• Movie Review: Beauty and the Beast

    by  • March 21, 2017 • Entertainment, Movie Reviews • 0 Comments

    Disney’s live action remake of the beloved 1991 animated film “Beauty and the Beast” was released on March 17.

    Directed by Bill Condon, this movie serves as Disney’s 5th live action film based on a prior animated film. Much like its animated predecessor, this film showcases a love story between two seemingly opposite people that aren’t as different as they appear. Along with the charming attraction between the two leads, this film also delivers captivating Broadway-like tunes, both new and old, that will have audiences singing along to. “Beauty and the Beast” pays homage to the original 1991 film through its fantastical elements while offering a fresh and modern take on a ‘tale as old as time.’

    The film opens with a ball held by a spoiled prince, played by Dan Stevens, who is obsessed with physical appearances. During the ceremony, an elderly and haggard woman offers the prince a rose in exchange for shelter, but he refuses due to her horrid appearance. She then reveals herself to be a beautiful enchantress and curses the castle and everyone who lives there. The prince becomes a beast, his servants become household items, and the curse can only be broken if the beast falls in love and earns one’s love in return before the last petal falls on the rose.

    10 years later, we are introduced to Belle, portrayed by Emma Watson, who is a french country girl living in a village that refuses to accept her imaginative and inventive personality. While the other villagers are concerned with image, Belle yearns for adventure away from her small town. She gets this opportunity when her father Maurice, played by Kevin Kline, is taken as a prisoner of the Beast’s after stumbling across it during a storm. Belle takes her father’s place as the Beast’s prisoner.

    Although the relationship between Belle and the Beast starts off rocky due to his horrible temper and initial cold heart, the two eventually warm up to one another after the Beast saves Belle from being eaten by wolves and she tends to his wounds. They find comfort and relief in one other through their struggles in how other perceive them; Belle is outcast for her insightful charisma and is only seen as a beautiful but odd girl, while the Beast is frowned upon for his monstrous appearance and is only viewed as a beast. By getting to one another through candlelit dinners, snowball fights and ballroom dances, the pair quickly go from distrustful strangers to lovebirds.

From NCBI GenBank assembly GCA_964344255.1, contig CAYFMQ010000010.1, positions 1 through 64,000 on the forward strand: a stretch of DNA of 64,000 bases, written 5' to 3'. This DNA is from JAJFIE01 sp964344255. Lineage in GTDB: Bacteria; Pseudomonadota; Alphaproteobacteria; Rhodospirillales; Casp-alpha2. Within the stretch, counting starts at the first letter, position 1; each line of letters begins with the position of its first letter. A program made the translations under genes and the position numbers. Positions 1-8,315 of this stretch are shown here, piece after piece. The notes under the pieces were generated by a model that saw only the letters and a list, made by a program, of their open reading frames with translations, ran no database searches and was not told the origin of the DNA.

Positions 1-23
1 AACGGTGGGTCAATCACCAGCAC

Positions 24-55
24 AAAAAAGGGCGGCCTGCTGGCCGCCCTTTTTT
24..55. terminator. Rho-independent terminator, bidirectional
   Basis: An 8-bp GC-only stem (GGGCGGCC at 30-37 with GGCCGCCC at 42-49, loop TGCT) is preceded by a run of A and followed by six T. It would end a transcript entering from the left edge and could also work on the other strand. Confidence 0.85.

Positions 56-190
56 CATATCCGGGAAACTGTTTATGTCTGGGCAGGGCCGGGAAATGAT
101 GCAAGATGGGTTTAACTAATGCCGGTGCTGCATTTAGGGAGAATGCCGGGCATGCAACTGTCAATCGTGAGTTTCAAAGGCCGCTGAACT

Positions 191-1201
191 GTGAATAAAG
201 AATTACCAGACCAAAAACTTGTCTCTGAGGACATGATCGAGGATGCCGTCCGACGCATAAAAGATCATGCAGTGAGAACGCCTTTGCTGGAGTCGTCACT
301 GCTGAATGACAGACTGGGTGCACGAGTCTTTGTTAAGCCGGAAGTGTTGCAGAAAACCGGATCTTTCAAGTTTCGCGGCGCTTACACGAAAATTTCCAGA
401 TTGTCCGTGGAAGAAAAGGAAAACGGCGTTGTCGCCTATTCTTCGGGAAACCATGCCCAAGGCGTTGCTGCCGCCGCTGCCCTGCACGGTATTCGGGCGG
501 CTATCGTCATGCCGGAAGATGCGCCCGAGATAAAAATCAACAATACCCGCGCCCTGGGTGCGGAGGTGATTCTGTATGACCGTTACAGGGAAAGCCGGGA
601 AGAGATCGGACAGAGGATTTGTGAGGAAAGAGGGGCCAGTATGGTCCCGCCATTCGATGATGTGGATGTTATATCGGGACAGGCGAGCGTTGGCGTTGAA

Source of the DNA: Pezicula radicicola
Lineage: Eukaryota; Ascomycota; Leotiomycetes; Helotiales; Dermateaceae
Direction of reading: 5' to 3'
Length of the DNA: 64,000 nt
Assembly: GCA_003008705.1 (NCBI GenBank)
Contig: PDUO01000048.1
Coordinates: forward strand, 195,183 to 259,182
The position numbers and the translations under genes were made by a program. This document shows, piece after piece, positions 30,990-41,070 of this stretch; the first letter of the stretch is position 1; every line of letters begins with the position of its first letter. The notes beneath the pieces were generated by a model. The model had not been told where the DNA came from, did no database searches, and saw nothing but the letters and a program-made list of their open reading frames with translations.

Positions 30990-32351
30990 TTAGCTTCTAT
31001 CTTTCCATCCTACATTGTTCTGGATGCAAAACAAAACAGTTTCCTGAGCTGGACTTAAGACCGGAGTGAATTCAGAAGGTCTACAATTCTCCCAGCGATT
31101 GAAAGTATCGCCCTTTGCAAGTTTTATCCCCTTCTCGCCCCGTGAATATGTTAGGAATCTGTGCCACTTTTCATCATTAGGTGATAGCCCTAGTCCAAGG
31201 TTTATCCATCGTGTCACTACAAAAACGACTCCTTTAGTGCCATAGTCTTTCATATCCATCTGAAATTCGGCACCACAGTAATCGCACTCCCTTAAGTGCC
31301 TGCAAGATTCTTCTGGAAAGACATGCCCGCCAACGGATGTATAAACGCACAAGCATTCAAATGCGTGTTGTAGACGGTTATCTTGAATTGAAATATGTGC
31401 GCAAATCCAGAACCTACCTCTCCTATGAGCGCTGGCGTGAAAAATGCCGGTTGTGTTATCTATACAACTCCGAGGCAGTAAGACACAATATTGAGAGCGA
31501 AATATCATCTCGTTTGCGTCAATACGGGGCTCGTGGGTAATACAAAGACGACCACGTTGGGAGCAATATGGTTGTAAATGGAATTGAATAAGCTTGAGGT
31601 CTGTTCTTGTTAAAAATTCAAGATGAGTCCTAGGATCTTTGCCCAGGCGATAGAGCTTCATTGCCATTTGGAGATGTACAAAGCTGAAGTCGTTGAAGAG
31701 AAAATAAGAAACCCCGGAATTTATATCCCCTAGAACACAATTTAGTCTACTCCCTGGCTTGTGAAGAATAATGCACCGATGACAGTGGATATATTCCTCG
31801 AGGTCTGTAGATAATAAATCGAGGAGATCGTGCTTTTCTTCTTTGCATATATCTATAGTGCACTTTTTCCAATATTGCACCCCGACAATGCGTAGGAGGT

In addition to enchanting chemistry between Watson and Stevens, the film presents an intriguing antagonist in Gaston, played by Luke Evans, who is the village’s most eligible bachelor with Belle as the apple of his eye. Unlike most villains, and although he is foolish and rude, Gaston is the guy that everybody in town loves, making him an entertaining antagonist. Accompanying him is his sidekick Lefou played by Josh Gad, who struggles between his admiration for Gaston and his desire to do what he knows is right throughout the film.

    Although “Beauty and the Beast” remained faithful to the original film, there were some changes that were added into this re-telling. One of these updates included having Belle as the crazy, wacky inventor rather than her father, Maurice, as that was his profession in the original film. Other changes included the revelation of the fate of Belle’s mother and the Prince’s tragic childhood, Lefou being homosexual, the Beast’s love for books and a new antique of his that allows one to mentally travel to anyplace they wish to see. Despite initial anxieties of these changes work so well with the story that they just seem natural. They add something fresh and entertaining for old fans to get excited about and to hook in new fans.

    The use of CGI in the film contributes fun and colorful moments and characters to the film. The advancements in technology truly allow the household objects to come to life, including the candle Lumiere played by Ewan McGregor, Cogsworth the clock played by Ian McKellen and teapot Mrs Potts played by Emma Thompson. The animated sequences with these characters, including the rendition of “Be Our Guest” and their interaction with the human actors provide visual spectacles that truly bring the movie to life.

    “Beauty and The Beast” is an exciting fairy tale that goes in depth in both its plot and its character development. It’s scenery, whether animated or real life, is visually stunning accompanied by music that goes with it gracefully. Although this movie is a remake, it is different yet just as strong nough to stand on its own. Through modern technology and storytelling, this new spin on the animated classic provides an updated version of the story that fans of the original and newcomers can both enjoy


    Christina Appignani is a returning member and the Managing Editor of Web & Mobile Apps. She is a senior who is interested in writing and reading. Her favorite subject is English while favorite show is Game of Thrones and her favorite movie is Beauty and the Beast. Her favorite musicians are Taylor Swift and Imagine Dragons. She is looking forward to being in a leadership role for the first time and working to make the website more successful.

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